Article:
Reports indicate that President Joe Biden will nominate Judge Ketanji Brown Jackson to the Supreme Court, fulfilling a campaign promise to select the first black woman to sit on the high court.
Jackson, 51, currently sits on the U.S. Court of Appeals for the District of Columbia. As a former clerk for retiring Justice Stephen Breyer, Jackson was widely considered to be a front-runner for the nomination.
CNN reported that Biden called her Thursday night to offer the nomination and she accepted.
The president is expected to make a public announcement about the nomination Friday.
Jackson, a native of Washington, D.C., has experience as a public defender and member of the U.S. Sentencing Commission, as well as a nearly nine-year tenure as a federal judge. She served on the federal district court in D.C. as an appointee of President Barack Obama before Biden nominated her for the D.C. Circuit last year.
There is some expectation that Jackson will face a smooth path to confirmation in the U.S. Senate. Her confirmation to the D.C. Circuit last year was supported by three Republican senators, Susan Collins of Maine, Lindsey Graham of South Carolina, and Lisa Murkowski of Alaska. Additionally, she is a relative by marriage of former House Speaker Paul Ryan, who ran for vice president on the 2012 Republican ticket.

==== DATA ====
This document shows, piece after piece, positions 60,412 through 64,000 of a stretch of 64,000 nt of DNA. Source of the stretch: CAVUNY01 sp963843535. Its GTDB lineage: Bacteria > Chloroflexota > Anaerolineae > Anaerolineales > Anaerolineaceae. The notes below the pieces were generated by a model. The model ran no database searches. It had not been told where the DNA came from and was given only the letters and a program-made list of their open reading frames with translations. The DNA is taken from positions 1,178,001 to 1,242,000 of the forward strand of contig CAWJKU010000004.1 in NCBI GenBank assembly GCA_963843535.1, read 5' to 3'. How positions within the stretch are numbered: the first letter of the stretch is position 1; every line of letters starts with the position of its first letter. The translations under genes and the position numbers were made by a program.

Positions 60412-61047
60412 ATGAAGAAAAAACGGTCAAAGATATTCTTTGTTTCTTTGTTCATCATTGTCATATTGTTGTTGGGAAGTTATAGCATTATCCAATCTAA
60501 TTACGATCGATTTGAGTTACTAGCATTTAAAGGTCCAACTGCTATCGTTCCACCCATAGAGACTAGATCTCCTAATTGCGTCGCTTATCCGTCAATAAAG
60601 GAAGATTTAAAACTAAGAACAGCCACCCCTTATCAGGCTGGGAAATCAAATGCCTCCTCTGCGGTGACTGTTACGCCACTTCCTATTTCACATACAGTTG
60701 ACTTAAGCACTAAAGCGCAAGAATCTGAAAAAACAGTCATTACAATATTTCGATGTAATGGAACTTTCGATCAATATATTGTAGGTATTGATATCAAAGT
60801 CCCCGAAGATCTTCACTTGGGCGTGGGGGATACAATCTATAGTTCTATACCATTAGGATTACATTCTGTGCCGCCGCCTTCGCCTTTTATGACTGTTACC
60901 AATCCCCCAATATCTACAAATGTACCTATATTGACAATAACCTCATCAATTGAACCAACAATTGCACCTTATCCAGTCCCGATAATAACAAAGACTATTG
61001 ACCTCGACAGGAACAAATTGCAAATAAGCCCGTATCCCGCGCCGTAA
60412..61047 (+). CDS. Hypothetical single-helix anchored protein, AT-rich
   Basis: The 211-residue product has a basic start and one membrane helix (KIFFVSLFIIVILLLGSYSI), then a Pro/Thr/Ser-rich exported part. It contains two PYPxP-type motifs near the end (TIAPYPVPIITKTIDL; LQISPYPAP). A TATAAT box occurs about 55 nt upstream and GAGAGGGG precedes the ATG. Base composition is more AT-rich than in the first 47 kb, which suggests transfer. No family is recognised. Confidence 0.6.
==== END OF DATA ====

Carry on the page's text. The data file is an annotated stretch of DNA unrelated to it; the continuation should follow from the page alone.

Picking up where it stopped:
Jackson's confirmation to the Supreme Court would not change the makeup of the court, where six Republican-appointed justices hold a majority over the three Democratic appointees.
During the confirmation process, Jackson's record will face scrutiny, including several high-profile rulings that were later overturned by higher courts.
"Judge Jackson's record of reversals by the left-leaning D.C. Circuit is troubling for anyone concerned about the rule of law," Judicial Crisis Network president Carrie Severino told Fox News Digital earlier this month. "For example, in Make the Road New York v. Wolf, a D.C. Circuit panel composed of a majority of Democratic nominees concluded that Jackson had set aside a Trump administration rule where there was no legal basis to do so."
"Cases like these suggest that Jackson might be willing in politically charged cases to ignore the law to deliver a particular policy outcome, and that's not what we want to see from a Supreme Court justice," she said.
Other overturned rulings by Jackson include a 2019 case centered on an order that expanded the Department of Homeland Security's definition of which non-citizens could be deported. A 2-1 decision by the D.C. Circuit Court said that reviewing DHS policy did not fall under the Administrative Procedure Act, overturning Jackson's opinion.
Another case involving three orders on the collective bargaining power for federal employees was overturned unanimously by the D.C. Circuit Court, which ruled Jackson did not have jurisdiction to adjudicate the case.
Senate Republicans previously brought up these overturned cases and others during her confirmation to the Court of Appeals for the District of Columbia last year.